Scientists and amateur astronomers will team up at a meeting in New
Mexico from March 21-23, 2005, to discuss how the stargazing public
can provide significant contributions to the study of exotic star
explosions, blazing galaxies and gamma-ray bursts.

Members of the news media are welcome to attend free of charge.
Refer to the meeting Web site for background information at To register, contact
the AAVSO at

The meeting underscores how the face of amateur astronomy has changed
radically in recent years, with the backyard telescope now
complemented by near real-time imagery and data from world-class
observatories available freely to anyone with an Internet connection.

The meeting is entitled “The 3rd High-Energy Astrophysics Workshop
for Amateur Astronomers,” to be held in Las Cruces, New Mexico. The
meeting is sponsored by the American Association of Variable Star
Observers (AAVSO), New Mexico State University, NASA, Sonoma State
University, and the Curry Foundation.

“We are broadening our wavelength horizons,” said Dr. Arne Henden,
AAVSO Director. “No longer is amateur astronomy limited to the
visible waveband and what we can see from our backyards. Amateur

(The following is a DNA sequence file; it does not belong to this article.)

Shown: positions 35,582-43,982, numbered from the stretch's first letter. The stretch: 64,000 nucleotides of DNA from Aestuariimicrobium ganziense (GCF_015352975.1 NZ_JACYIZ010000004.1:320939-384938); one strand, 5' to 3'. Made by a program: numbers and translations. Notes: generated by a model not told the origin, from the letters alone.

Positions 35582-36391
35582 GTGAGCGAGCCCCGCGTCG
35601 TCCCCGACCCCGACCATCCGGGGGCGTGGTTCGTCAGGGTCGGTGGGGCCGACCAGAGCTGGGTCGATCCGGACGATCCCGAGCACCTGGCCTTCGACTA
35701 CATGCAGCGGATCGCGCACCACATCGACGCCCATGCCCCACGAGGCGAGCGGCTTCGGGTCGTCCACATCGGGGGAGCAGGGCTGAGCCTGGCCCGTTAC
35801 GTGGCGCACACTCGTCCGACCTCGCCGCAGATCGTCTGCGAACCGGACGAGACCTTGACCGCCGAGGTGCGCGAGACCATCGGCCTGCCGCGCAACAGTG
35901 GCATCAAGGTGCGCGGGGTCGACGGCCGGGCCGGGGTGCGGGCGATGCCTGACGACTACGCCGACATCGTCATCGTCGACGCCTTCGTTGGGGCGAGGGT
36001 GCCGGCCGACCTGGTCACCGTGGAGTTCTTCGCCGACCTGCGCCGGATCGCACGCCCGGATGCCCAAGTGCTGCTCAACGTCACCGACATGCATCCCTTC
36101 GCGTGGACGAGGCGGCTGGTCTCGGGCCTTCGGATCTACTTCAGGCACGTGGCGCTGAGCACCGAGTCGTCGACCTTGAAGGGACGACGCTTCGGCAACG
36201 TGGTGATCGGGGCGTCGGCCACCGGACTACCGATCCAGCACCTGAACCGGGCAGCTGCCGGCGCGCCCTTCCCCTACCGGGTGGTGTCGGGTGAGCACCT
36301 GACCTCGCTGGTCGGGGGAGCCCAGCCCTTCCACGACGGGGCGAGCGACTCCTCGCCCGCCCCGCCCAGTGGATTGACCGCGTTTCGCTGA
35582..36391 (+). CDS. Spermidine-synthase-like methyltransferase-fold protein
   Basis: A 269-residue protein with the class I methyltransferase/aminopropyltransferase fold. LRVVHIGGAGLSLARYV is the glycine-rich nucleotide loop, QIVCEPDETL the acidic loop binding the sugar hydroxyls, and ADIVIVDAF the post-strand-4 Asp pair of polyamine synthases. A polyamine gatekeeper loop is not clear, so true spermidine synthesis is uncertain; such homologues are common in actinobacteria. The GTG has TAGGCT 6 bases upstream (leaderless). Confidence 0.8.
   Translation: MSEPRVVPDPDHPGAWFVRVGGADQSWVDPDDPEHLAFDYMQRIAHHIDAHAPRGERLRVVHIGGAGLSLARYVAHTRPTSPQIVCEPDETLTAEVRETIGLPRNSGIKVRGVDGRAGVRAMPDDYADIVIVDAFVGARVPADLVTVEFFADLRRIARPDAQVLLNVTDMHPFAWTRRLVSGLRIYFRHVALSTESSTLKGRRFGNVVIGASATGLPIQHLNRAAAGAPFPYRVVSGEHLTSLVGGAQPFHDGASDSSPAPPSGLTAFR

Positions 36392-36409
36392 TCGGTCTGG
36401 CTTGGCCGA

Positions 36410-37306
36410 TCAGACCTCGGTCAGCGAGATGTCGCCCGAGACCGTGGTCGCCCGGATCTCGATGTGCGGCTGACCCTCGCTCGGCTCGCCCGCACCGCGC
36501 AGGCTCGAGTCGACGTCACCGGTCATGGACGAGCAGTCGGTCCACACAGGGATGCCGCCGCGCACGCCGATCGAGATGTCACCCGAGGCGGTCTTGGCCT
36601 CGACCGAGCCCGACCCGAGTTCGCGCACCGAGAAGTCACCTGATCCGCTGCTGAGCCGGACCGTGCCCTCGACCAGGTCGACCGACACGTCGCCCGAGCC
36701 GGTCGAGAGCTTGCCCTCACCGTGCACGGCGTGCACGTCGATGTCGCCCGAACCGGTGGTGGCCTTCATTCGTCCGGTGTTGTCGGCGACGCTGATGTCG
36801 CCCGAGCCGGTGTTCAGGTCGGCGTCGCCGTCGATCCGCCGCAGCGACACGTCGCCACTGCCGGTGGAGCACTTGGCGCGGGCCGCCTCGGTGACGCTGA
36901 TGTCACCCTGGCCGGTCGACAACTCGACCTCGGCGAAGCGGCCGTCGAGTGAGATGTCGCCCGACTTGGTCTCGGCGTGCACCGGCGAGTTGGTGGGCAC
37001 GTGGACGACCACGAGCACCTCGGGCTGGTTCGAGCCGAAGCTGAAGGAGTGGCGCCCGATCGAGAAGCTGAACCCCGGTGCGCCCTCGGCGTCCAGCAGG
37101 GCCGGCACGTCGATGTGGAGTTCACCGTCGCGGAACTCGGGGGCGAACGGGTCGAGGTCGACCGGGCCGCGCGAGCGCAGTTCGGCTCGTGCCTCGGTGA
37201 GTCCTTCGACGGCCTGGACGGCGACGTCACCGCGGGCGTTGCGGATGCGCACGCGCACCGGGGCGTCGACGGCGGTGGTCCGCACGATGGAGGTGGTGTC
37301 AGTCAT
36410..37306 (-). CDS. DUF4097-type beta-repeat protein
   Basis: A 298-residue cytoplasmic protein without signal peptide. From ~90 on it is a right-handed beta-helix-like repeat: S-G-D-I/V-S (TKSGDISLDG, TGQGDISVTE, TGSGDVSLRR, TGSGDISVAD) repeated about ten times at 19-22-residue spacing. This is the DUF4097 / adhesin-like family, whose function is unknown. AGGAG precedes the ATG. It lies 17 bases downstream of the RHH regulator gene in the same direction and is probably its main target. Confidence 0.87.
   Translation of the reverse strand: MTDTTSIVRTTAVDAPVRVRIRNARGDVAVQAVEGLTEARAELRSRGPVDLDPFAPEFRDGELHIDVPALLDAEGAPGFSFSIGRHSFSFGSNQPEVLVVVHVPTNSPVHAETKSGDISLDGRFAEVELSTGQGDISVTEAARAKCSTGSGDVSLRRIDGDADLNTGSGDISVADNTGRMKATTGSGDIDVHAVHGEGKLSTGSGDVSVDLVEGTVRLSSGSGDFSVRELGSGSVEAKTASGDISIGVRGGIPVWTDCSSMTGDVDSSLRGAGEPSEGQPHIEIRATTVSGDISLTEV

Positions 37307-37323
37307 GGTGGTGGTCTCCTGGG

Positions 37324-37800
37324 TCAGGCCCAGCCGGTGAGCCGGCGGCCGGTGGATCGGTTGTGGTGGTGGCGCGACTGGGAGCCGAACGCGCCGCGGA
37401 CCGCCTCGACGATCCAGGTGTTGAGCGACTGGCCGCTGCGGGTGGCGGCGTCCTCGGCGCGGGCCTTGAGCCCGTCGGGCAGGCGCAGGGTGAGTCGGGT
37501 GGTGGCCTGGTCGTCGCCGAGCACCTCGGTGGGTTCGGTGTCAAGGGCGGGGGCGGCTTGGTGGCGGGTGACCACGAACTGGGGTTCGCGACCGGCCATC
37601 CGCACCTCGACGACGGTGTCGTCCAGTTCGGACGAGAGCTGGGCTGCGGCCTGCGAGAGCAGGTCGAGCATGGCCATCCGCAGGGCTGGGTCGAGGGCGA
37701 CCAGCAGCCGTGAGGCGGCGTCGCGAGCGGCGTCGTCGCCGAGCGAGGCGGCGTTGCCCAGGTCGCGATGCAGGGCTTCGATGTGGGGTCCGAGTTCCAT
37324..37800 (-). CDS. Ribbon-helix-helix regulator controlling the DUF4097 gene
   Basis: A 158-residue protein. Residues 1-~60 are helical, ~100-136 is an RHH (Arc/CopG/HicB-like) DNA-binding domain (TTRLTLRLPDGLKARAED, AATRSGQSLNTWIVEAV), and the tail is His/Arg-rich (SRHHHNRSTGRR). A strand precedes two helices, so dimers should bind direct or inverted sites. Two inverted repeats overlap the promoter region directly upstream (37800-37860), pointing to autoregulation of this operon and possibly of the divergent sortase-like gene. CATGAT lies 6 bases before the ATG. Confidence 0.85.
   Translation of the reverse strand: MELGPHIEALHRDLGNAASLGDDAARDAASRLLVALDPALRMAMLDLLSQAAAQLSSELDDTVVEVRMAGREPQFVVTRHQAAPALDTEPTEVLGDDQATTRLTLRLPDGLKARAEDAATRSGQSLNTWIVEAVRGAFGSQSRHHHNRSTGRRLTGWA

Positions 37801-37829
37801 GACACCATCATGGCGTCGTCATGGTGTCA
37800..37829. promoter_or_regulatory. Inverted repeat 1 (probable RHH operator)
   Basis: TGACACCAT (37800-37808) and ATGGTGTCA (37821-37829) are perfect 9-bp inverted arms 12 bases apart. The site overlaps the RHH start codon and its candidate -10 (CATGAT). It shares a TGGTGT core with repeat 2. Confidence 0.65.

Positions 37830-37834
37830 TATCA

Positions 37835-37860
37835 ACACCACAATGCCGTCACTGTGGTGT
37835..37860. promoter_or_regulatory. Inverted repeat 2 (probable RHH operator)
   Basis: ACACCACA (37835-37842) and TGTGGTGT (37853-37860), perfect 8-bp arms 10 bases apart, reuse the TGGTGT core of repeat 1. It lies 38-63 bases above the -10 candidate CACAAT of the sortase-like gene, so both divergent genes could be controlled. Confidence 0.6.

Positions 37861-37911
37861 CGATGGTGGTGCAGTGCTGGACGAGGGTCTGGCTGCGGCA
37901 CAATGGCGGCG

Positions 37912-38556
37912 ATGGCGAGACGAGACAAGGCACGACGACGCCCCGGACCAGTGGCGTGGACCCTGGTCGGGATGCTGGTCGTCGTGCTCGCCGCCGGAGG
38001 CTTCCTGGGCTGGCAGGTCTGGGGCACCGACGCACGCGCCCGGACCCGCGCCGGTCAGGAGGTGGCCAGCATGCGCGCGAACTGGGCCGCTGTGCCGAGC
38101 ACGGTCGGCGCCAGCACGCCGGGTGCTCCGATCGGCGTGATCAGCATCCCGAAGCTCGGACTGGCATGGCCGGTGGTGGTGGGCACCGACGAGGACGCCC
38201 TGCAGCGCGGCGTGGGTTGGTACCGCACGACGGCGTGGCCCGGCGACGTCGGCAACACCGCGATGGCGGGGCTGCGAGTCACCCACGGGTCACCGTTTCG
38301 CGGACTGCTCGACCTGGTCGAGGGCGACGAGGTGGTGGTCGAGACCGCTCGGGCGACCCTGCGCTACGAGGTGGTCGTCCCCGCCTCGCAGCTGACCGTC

astronomers have a unique opportunity to help professional
astronomers capture and analyze fleeting events, such as a gamma-ray
burst, which can disappear in less than a minute.”

Last month, for example, a flaring neutron star became the brightest
object ever seen from beyond the Solar System. Amateur astronomers
were on top of this, Henden said, and supplied the “pros” with
valuable information about how gamma rays from the explosion
interacted with the Earth’s atmosphere.

The three-day meeting, in conjunction with AAVSO’s 94th Spring
Meeting on March 25-26, comprises a combination of talks and
workshops led by NASA and university-based astronomers. A tour of
the Very Large Array radio observatory, popularized in the movie
Contact, is planned for March 24.

Discussions at the meeting concern major astronomy tools available to
the public, such as the Global Telescope Network and the Gamma-ray
Burst Coordinates Network (GCN), as well as primers on basic
“high-energy” astronomy. The GCN is an online resource that alerts
the astronomy community about gamma-ray bursts, so that scientists
and amateurs around the world can turn their telescopes toward the
event to view the burst afterglow. The newly launched NASA Swift
satellite is one of many observatories plugged in to the GCN.

“We expect amateur astronomers to make many contributions to the
Swift and GLAST missions,” said Prof. Lynn Cominsky of Sonoma State
University, press officer for Swift, which launched in November 2004.
GLAST, the Gamma-ray Large Area Space Telescope, is a NASA
observatory with major contributions from the U.S. Department of
Energy, Europe and Japan, planned for a 2007 launch.

The AAVSO, founded in 1911, is a non-profit, scientific organization
with members in 46 countries. It coordinates, compiles, digitizes
and disseminates observations on stars that change in brightness
(variable stars) to researchers and educators worldwide. Its
International High Energy Network was created with cooperation from
NASA. Visit the Web site at